The results of a study published in The Journal of Headache and Pain suggest that children with migraine cause significant costs to the health care system.

“Health care costs of migraine constitute a major issue in health economics. Several publications analyzed health care costs for adult migraine patients, based on questionnaires or secondary (health insurance) data. Although migraine often starts already in primary school age, data on migraine-related costs in children is scarce,” the researchers wrote.

Researchers used claims data from a large German health insurer (BARMER) to assess annual health care costs of 2,597 children between the ages of 6 and 11 years old who were diagnosed with migraine in 2017, and then compared these data to a control group of 306,926 children from ages 6 to 11 years without headache diagnosis between 2013 and 2017. The association of migraine and costs was modeled using linear regression while adjusting for sex, age, and comorbidities.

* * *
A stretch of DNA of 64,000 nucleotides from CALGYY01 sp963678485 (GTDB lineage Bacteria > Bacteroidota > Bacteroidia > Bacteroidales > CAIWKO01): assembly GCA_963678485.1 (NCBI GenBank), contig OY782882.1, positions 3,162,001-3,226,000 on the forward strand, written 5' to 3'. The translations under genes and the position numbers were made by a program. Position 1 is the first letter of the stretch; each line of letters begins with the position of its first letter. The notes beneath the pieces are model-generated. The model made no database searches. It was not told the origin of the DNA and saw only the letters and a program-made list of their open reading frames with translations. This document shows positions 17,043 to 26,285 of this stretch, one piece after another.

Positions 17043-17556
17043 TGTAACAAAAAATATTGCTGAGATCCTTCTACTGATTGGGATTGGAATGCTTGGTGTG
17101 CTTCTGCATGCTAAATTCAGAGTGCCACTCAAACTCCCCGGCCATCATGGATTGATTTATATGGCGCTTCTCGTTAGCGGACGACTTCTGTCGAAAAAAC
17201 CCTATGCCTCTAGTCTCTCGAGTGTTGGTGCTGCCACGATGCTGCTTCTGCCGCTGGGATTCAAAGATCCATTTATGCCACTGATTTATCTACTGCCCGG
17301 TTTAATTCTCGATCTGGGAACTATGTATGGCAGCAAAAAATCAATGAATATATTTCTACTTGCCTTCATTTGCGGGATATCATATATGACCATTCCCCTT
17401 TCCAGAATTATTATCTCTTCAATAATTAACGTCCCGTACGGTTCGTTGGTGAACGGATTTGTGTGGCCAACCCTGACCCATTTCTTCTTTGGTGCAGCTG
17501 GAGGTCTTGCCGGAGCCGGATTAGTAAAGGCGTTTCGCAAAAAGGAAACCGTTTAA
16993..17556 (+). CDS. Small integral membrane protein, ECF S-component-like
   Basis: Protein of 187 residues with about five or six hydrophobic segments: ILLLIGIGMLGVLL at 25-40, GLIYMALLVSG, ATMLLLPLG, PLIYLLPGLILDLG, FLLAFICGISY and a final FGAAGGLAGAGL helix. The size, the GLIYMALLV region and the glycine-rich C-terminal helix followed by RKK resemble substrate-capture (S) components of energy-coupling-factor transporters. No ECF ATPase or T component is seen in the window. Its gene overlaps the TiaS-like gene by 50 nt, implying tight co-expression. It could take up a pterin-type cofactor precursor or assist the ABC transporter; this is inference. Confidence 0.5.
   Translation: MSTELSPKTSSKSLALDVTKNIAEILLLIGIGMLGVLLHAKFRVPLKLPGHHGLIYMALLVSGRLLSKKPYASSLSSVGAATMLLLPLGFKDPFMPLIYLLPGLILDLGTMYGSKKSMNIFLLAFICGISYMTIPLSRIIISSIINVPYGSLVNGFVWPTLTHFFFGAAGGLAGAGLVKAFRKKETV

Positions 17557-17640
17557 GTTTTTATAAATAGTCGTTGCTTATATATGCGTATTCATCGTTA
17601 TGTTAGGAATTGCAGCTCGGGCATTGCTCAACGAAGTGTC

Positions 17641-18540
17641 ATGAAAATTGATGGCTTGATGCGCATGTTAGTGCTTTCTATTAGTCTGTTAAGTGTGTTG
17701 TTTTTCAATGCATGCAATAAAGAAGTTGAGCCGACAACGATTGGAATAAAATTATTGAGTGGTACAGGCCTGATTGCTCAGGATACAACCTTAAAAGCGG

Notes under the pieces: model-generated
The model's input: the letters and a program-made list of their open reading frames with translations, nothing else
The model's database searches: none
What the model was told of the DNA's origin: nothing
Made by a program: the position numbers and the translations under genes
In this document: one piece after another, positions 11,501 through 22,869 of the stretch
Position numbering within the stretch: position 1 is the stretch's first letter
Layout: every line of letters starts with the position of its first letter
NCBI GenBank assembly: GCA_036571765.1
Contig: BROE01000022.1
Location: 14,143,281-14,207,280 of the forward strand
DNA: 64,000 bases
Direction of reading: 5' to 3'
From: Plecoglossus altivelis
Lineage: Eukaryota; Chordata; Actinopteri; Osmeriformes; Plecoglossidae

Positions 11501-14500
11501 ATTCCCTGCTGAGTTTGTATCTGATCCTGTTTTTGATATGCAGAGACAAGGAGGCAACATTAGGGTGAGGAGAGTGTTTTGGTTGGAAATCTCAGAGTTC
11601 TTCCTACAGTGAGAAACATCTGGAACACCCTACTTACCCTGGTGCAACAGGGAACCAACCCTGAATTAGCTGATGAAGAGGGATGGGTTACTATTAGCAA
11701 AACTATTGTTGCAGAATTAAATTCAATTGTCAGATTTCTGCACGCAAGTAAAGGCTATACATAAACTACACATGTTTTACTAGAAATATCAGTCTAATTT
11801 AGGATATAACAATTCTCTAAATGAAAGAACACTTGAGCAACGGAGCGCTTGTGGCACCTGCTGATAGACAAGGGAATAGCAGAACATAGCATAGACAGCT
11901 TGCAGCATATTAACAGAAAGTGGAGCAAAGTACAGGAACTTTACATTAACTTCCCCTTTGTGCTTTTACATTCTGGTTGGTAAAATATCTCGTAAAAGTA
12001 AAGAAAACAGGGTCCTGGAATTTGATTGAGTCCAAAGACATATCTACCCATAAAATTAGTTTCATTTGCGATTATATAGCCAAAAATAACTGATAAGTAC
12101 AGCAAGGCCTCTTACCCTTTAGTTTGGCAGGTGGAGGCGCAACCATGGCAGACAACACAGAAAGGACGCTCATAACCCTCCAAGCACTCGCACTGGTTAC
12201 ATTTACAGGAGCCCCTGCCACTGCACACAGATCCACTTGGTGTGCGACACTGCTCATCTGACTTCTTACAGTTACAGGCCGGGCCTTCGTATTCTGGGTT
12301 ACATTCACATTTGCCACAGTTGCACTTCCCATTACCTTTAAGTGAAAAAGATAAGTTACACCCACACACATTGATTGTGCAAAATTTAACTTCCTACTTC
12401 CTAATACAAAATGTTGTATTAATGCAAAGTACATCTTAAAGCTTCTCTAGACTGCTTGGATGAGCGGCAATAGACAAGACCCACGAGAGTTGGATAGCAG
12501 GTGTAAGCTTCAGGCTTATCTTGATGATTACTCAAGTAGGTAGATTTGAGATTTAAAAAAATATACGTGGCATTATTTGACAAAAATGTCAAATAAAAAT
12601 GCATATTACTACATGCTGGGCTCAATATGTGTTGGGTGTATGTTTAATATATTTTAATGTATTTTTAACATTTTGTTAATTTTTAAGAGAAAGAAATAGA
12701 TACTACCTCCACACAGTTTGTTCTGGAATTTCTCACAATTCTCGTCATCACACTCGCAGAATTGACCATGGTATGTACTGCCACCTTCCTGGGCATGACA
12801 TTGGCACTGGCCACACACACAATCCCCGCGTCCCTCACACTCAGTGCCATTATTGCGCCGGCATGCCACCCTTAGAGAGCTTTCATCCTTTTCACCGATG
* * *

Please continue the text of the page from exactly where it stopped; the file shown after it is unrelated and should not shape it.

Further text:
According to the results, children with migraine caused considerably higher annual per capita health care costs than children without a headache diagnosis (migraine group, €1,018; control group, €618), with excess costs directly related to migraine amounting to €115. The researchers noted the remaining excess costs were related to comorbidities, which were more frequent in the migraine group. Moreover, the study showed that mental and behavioral disorders constituted the most expensive comorbidity, accounting for €105 of the €400 annual excess costs in the migraine group.

The researchers concluded that “6- to 11-year-old children with a migraine diagnosis cause significant direct and comorbidity related excess costs in the German health care system.”



Keywords: Children, Claims data, Headache, Health care costs, Migraine